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I just got this figure to paint up! You did a good job on him and seeing him in hand I can certainly understand why you didn't feel like fussing with the conversion of the weapon to something more "monk-ish." The one on my shelf I was contemplating trying to give him a great sword instead of that great axe, but having trouble trying to figure out how to do that kind of conversion with this particular piece since both arms are part of the weapon and are supposed to be pinned and glued to the body. Your conversion would be a bit easier I think, you could make it a staff instead and just cut/file off the blades pretty easily.

 

As far as advice goes, I think you did really nice shading and highlights on the pants, but from the pics I can't really see too much on his muscles which could be a trick of the light or just not enough contrast. I would also suggest you take a look at the different techniques for painting eyes like the Bette Davis Eyes or DKS' method (if you can get to step 4 you are golden). Eyes are the soul of the piece and are one of the hardest to get just right as we all know. It looks like you do what I do with them and am trying to better myself - that is putting a dot in the middle of the whites of the eyes, which is cool if they are supposed to look surprised, enraged, or wild, but most of the time if you look at an eye your top eyelid will cover the iris a little bit.

 

Concerning the stitching on the side of the leg, I also have trouble getting those to look just right and am always amazed at how well people do that technique perfectly on a figure. I hope someone comes in and gives some advice on how to do this part of figures really nicely and easily as I'd also use it as a reference.

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I just got this figure to paint up! You did a good job on him and seeing him in hand I can certainly understand why you didn't feel like fussing with the conversion of the weapon to something more "monk-ish." The one on my shelf I was contemplating trying to give him a great sword instead of that great axe, but having trouble trying to figure out how to do that kind of conversion with this particular piece since both arms are part of the weapon and are supposed to be pinned and glued to the body. Your conversion would be a bit easier I think, you could make it a staff instead and just cut/file off the blades pretty easily.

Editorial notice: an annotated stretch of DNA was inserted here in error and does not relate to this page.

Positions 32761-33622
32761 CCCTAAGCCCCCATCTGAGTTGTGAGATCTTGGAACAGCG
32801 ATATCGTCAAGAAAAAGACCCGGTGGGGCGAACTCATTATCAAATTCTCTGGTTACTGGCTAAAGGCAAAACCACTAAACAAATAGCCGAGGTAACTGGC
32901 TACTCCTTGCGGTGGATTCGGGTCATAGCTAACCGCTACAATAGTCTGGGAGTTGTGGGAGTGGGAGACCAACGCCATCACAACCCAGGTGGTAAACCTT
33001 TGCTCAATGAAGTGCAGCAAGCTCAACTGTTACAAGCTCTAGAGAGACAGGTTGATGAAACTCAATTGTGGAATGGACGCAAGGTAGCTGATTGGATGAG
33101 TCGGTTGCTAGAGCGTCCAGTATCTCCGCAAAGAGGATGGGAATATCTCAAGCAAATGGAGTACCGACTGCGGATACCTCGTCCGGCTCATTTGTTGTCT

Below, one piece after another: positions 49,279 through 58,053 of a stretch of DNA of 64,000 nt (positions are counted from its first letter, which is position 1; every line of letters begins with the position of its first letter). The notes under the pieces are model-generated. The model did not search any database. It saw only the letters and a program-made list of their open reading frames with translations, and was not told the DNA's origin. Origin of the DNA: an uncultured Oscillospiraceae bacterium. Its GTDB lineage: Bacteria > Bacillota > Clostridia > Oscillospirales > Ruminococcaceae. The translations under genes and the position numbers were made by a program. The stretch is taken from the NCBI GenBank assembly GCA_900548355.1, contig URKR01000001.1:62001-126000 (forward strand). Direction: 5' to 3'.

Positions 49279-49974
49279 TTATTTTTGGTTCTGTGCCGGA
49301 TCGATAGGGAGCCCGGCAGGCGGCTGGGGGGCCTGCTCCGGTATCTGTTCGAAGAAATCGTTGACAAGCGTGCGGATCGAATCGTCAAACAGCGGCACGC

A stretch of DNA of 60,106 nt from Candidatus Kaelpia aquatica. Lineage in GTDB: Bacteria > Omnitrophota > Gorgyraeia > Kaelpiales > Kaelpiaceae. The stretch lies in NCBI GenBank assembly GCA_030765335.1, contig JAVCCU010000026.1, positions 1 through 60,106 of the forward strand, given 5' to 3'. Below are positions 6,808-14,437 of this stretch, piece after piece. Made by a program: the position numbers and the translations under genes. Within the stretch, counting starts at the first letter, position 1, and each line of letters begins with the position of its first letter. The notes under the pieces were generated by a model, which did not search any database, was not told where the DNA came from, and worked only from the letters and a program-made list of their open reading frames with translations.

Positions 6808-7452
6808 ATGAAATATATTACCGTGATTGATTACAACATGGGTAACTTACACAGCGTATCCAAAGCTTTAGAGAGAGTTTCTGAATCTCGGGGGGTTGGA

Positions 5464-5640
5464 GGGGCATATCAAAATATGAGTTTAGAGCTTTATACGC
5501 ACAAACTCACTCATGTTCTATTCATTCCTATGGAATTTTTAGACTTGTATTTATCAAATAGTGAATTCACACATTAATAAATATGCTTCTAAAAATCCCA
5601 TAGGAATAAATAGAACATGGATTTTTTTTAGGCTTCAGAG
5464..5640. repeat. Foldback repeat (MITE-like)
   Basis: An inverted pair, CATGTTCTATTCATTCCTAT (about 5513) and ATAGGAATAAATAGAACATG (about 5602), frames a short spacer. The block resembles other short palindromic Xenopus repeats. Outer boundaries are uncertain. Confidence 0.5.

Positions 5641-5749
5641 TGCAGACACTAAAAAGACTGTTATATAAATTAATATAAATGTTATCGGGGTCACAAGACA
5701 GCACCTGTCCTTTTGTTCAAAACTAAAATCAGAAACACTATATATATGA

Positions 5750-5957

As far as advice goes, I think you did really nice shading and highlights on the pants, but from the pics I can't really see too much on his muscles which could be a trick of the light or just not enough contrast. I would also suggest you take a look at the different techniques for painting eyes like the Bette Davis Eyes or DKS' method (if you can get to step 4 you are golden). Eyes are the soul of the piece and are one of the hardest to get just right as we all know. It looks like you do what I do with them and am trying to better myself - that is putting a dot in the middle of the whites of the eyes, which is cool if they are supposed to look surprised, enraged, or wild, but most of the time if you look at an eye your top eyelid will cover the iris a little bit.

My current plan is to hack or file off the blade of the axe and build up the rest of the shaft to look more like hewn and not terribly smooth wood - more grain texture and such.

 

I actually have been using the "Bette Davis Eyes" technique, at least to a certain extent - I'm using a .1 mm pen to dot the eye, but otherwise following that. I guess I'm not shaping the eyes inward enough and/or leaving enough of a blackline?

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Good plan on the blade of the axe, I like it.

 

Yeah, a bit more blackline around the eye to give it definition, usually I do something more like a brown-line, using something like blackened brown or walnut brown rather than pure black, you could even mix a little of the darkest skin tone in to make it look a little more natural, but it'll give it more definition. It wasn't until Willen talked to me about eyes that it "clicked" with me about the surprised look I was giving my figures. So that's something I've been trying to improve on more myself, one day I'd like to be able to do DKS quality of eyes, but for now I'll be happy to get them to look more real.

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Noted, thanks! It's too late for "Judas the Just," the paint is starting to cake a bit on his face since I've been fusing with it so much (and using GW for my skin tone, and not thinning it enough,) so I really can't do much more, but in the future I'll definitely try giving it a bit more definition.

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Do you have any of the Reaper brush-on sealer?

 

Reason I ask is that that it smooths the rough looking finishes and then you can paint back over it with your thinned paints after it dries to cover up those tiny mistakes. Multiple very thin layers is something that I've really found to work and able to blend much easier.